You Won’t Change Your Organization Without An Optimization Goal

3 minute read

A distinguishing feature of Craig Larman’s work (e.g. Scaling Lean & Agile Development) is the explicit focus on a system optimization goal for a change initiative. Here’s an example system optimization goal that we consider consistent with Agility:

Increase an organization’s ability to respond to change.

Craig Larman clarifies:

tis true that the org design from LeSS is consistent with broad adaptiveness, but… suggest that we coach that adaptiveness is not for its own sake. rather, adaptiveness is in the service of something else: learning towards the discovery and delivery of high value or high impact, in the context of a world in which it’s usually difficult to a priori know for sure what is high value/impact, and a world in which competition does stuff, new technologies emerge, new trends emerge, etc.

So, less succinctly:

Increase an organization’s ability to discover and deliver the highest value in a world where we don’t know everything, and everything’s changing.

I’m not seeing any consistent optimization goal in SAFe, Scrum@Scale, the “Spotify model” and the way some people explain basic Scrum.

Why not just “Make Everything Better”?

Better in some ways is worse in others. For example, the goal of increased customer satisfaction could be inconsistent with increased stock price this quarter. Or another example, I heard a project manager turned Scrum trainer say “In my experience, Scrum of Scrums works great!” And I can see how that could be true, if we’re optimizing for the sort of problems project managers are usually asked to solve. But if we’re doing Scrum to increase agility, we’ll want to consider some better alternatives.

What happens without an optimization goal?

I spent a little some time with a company which I initially thought was a perfect candidate for an Agile adoption. They had less than 100 people in the company, all co-located on the same floor of their hip, modern office. Their management initially seemed quite gung ho. But as the discussions progressed, it became more clear that this management did not want to untangle the byzantine organizational structure and the overspecialization that had built up over the past 20 years, didn’t think people could learn new skills, and really felt it was best to micromanage employees.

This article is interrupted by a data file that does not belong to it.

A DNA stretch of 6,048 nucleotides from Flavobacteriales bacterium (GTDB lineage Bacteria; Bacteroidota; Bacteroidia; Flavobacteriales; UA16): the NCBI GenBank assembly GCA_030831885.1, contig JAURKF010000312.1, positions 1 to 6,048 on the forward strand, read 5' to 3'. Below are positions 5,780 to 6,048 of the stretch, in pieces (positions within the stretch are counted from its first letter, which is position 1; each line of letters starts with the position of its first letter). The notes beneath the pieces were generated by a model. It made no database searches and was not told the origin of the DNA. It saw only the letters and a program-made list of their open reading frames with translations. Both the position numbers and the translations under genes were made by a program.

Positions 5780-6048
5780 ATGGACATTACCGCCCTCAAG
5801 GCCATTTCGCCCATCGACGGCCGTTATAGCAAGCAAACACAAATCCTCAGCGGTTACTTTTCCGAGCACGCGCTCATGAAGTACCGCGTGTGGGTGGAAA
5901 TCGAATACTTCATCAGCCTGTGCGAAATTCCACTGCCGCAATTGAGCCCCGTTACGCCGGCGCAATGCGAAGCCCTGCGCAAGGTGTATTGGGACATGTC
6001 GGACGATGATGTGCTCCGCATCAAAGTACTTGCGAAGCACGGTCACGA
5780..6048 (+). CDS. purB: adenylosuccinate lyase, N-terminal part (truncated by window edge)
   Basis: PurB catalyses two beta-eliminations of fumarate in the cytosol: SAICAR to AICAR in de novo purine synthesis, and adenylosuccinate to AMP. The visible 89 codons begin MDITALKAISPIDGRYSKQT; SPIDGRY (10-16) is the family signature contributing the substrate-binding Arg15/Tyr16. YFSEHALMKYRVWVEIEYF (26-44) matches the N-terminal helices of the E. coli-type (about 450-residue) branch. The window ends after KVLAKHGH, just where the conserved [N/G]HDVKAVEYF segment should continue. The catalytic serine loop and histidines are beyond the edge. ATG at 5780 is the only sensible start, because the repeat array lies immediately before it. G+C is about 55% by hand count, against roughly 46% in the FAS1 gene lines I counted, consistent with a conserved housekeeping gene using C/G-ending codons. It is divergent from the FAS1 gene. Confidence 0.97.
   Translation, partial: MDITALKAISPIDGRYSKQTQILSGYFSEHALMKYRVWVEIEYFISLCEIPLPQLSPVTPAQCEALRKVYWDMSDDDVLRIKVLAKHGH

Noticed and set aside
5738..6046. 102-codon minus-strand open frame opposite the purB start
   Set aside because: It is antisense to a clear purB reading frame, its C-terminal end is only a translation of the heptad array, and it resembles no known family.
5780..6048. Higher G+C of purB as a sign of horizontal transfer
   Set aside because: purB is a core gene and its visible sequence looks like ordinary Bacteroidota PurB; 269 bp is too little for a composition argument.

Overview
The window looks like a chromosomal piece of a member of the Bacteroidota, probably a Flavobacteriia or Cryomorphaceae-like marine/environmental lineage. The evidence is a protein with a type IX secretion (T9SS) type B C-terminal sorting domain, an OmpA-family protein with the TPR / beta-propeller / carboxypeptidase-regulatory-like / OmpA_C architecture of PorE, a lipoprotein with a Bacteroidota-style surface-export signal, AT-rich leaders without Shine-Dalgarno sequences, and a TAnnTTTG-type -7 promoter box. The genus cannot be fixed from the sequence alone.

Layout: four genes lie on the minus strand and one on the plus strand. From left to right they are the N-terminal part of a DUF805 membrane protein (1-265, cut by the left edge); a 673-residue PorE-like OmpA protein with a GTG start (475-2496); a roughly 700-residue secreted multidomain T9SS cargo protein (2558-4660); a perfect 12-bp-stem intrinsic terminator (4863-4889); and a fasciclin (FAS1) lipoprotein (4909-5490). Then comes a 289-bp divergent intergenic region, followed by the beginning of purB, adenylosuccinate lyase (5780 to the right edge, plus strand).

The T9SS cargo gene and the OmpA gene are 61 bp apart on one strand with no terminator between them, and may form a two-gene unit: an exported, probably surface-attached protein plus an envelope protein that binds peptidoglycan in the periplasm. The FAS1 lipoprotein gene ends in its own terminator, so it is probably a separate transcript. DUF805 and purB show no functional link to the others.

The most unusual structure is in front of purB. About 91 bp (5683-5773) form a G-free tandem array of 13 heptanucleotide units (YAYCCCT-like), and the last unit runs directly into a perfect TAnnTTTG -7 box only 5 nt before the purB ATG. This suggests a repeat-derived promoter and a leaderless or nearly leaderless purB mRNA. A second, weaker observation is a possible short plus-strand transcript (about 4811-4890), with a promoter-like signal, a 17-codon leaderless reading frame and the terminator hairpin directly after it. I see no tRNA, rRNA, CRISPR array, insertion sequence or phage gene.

When the company attempted an Overall Retrospective, their actions were to increase the organizational complexity that was at the root of their problems! Local optimization bias is so powerful that doing retrospectives blindly can actually make things worse if we are not clear about our optimization goal.

At another similarly-sized company I worked with, the CEO himself came to our mob programming training sessions to see the company’s code for himself, and suggest ways of adding automated tests. (This is similar to Ahmad Fahmy’s Gemba Sprint) This sent everyone a clear message that it’s often appropriate to stop and fix, rather than continuing to add bugs by churning out crap code.

If management cannot express a clear optimization goal and act consistently with it, perhaps we’re dealing with too low a level of management.

Does the change initiative have consistent goals?

Here’s a list of other optimization goals1 that may exist in your organization. They may be explicit or implicit. Some may be consistent with each other in your situation, and others may not:

  • increased release frequency
  • fewer defects in each release
  • predictability
  • clarity about who does what
  • resource utilization (keeping people busy)
  • ideation (creating ideas)
  • typing code faster
  • secrecy2
  • comfort
  • employee satisfaction/retention (break this down into different categories of employees: coders, line managers, department heads, etc.)
  • customer satisfaction
  • appearance that the change initiative has succeeded
  • increase top-line revenue
  • maintaining lead or monopoly
  • reduce cost per developer
  • product versatility
  • broaden/diversify customer base
  • preserve status quo
  • compliance with rules/regulations
  • lead the market by disruption
  • increase return on investment
  • survival
  • conformance to a plan
  • rate of developing features immediately
  • rate of developing features within this quarter
  • rate of developing features next year

LeSS is hard

  1. Adapted from a list Viktor Grgic assembled. 

  2. Yes, I have seen this as an implicit goal that was surfaced during training. 

Updated: